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Congress to grill Attorney General Holder over search of Associated Press phone records
Question of the Day
Members of Congress on both sides of the aisle were asking questions Tuesday about the Justice Department’s subpoena of telephone records involving editors and reporters at The Associated Press, with Attorney General Eric H. Holder Jr. expected to be asked about the matter during an long-scheduled hearing before the House Judiciary Committee.
Judiciary Committee Chairman Rep. Robert Goodlatte, Virginia Republican, said he plans to ask Mr. Holder “pointed questions” about the issue when he testifies Wednesday during an oversite hearing before the full panel.
Sen. Chuck Grassley of Iowa, ranking Republican on the Senate Judiciary Committee, questioned whether Mr. Holder signed off on the seizure of the AP telephone records.
“The department’s regulations state that prosecutors should obtain the attorney general’s personal sign off when a free press is at stake, so the Obama administration needs to be transparent with its rationale for such a sweeping intrusion and detail whether the process outlined in regulation and the U.S. Attorney’s manual were followed and justified for national security,” he said.
Sen. Patrick Leahy, Vermont Democrat and Senate Judiciary Committee chairman, also had questions.
“The burden is always on the government when they go after private information — especially information regarding the press or its confidential sources,” he said. “I am concerned that the government may not have met that burden. I am very troubled by these allegations and want to hear the government’s explanation.”
Rep. Darrell Issa, California Republican and chairman of the House Oversight and Government Reform Committee, described the monitoring of AP telephones call, including a line in the House press gallery as “obviously disturbing.’
“Coming within a week of revelations that the White House lied to the American people about the Benghazi attacks and the IRS targeted conservative Americans for their political beliefs, Americans should take notice that top Obama Administration officials increasingly see themselves as above the law and emboldened by the belief that they don’t have to answer to anyone,” Mr. Issa said.
He said he intended to work with “my fellow House Chairmen on an appropriate response to Obama administration officials.”
The seizure of the records was disclosed Monday by AP President and CEO Gary Pruitt, who described the action in a letter to Mr. Holder as a “massive and unprecedented intrusion” into news-gathering operations. Mr. Pruitt, in the letter, said the seized records included phone numbers of the AP bureaus in New York, Washington DC, Hartford, Connecticut and at the House of Representatives, along with the home phones and cell phones of reporters.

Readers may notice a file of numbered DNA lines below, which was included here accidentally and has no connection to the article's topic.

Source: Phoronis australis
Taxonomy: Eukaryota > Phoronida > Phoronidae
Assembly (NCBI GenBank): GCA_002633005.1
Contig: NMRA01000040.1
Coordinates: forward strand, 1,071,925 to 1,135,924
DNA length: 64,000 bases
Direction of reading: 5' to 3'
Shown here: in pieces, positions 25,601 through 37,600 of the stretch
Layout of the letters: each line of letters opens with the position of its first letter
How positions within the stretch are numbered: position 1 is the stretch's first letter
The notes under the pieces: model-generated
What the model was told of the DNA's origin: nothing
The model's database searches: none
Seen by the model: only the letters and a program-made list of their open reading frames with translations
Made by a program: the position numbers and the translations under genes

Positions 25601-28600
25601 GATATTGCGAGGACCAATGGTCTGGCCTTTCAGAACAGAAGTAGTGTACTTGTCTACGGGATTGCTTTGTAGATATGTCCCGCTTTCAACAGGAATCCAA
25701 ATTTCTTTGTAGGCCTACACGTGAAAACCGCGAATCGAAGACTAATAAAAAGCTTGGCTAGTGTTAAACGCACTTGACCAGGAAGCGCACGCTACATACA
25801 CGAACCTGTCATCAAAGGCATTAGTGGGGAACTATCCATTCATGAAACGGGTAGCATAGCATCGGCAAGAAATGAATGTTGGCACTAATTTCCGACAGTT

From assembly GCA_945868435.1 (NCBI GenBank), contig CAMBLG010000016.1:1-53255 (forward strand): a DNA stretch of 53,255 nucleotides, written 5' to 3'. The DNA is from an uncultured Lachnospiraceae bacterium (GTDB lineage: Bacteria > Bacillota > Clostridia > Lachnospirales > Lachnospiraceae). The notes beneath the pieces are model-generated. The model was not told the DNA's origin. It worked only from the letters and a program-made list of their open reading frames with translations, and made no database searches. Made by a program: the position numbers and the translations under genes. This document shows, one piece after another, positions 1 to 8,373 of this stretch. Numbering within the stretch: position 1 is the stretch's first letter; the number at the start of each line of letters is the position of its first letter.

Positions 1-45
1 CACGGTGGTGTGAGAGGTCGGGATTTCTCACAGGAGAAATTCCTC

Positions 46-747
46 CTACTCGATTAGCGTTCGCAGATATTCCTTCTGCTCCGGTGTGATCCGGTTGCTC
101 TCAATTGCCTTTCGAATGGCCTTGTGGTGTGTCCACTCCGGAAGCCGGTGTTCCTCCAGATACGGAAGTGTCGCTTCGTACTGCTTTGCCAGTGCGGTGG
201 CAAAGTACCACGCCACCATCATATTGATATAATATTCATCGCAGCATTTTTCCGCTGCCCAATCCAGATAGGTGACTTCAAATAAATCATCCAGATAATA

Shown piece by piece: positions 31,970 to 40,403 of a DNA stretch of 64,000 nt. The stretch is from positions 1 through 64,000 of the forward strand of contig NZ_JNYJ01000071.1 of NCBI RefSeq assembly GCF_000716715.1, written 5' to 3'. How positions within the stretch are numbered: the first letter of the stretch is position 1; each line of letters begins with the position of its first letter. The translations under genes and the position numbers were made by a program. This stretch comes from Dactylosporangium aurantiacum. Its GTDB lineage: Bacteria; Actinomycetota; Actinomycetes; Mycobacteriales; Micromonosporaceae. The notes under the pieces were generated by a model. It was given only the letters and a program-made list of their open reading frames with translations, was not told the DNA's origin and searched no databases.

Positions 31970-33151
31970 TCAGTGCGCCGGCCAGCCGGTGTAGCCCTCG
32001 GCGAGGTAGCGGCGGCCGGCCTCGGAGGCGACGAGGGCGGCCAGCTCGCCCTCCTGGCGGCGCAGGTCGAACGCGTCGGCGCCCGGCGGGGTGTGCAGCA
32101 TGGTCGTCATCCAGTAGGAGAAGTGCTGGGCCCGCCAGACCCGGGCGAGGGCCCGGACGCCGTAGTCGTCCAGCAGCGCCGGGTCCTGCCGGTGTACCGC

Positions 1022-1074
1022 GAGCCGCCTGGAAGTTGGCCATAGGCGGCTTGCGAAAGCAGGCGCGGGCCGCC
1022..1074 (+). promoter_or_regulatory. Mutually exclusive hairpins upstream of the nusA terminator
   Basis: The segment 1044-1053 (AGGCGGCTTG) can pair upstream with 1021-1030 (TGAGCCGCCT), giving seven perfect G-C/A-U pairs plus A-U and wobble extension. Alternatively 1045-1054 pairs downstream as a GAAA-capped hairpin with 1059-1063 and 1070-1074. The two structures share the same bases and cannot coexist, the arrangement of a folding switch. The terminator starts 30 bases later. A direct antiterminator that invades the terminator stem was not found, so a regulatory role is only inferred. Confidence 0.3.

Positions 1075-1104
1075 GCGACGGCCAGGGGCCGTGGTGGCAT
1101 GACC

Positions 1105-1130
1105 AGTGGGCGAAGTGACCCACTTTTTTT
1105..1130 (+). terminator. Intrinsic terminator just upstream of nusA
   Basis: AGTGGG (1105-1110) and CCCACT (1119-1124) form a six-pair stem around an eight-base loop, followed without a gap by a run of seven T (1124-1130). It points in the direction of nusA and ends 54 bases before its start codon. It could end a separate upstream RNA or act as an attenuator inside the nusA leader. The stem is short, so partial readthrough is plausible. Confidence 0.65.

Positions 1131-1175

“We regard this action by the Department of Justice as a serious interference with AP’s constitutional rights to gather and report the news,” he said.
U.S. Attorney Ronald C. Machen Jr. in Washington, D.C. acknowledged in a letter to the AP that his office had obtained the documents, but did not say why. His office, however, is investigating the leak of classified information about a foiled terror plot in Yemen in 2012 — which was detailed by the AP in a story by Matt Apuzzo and Adam Goldman. Their story described a CIA operation in Yemen that stopped an al Qaeda-backed plot to detonate a bomb on a U.S.-bound airplane.
Mr. Machen’s spokesman, Bill Miller, takes seriously its obligations to follow all applicable laws, federal regulations, and Justice Department policies when issuing subpoenas for phone records of media organizations.
“Those regulations require us to make every reasonable effort to obtain information through alternative means before even considering a subpoena for the phone records of a member of the media. We must notify the media organization in advance unless doing so would pose a substantial threat to the integrity of the investigation,” he said.
“Because we value the freedom of the press, we are always careful and deliberative in seeking to strike the right balance between the public interest in the free flow of information and the public interest in the fair and effective administration of our criminal laws,” he said.
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About the Author
Jerry Seper is the investigative editor for The Washington Times.
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Ben Wolfgang covers the White House for The Washington Times.
Before joining the Times in March 2011, Ben spent four years as a political reporter at the Republican-Herald in Pottsville, Pa.
He can be reached at email@example.com.
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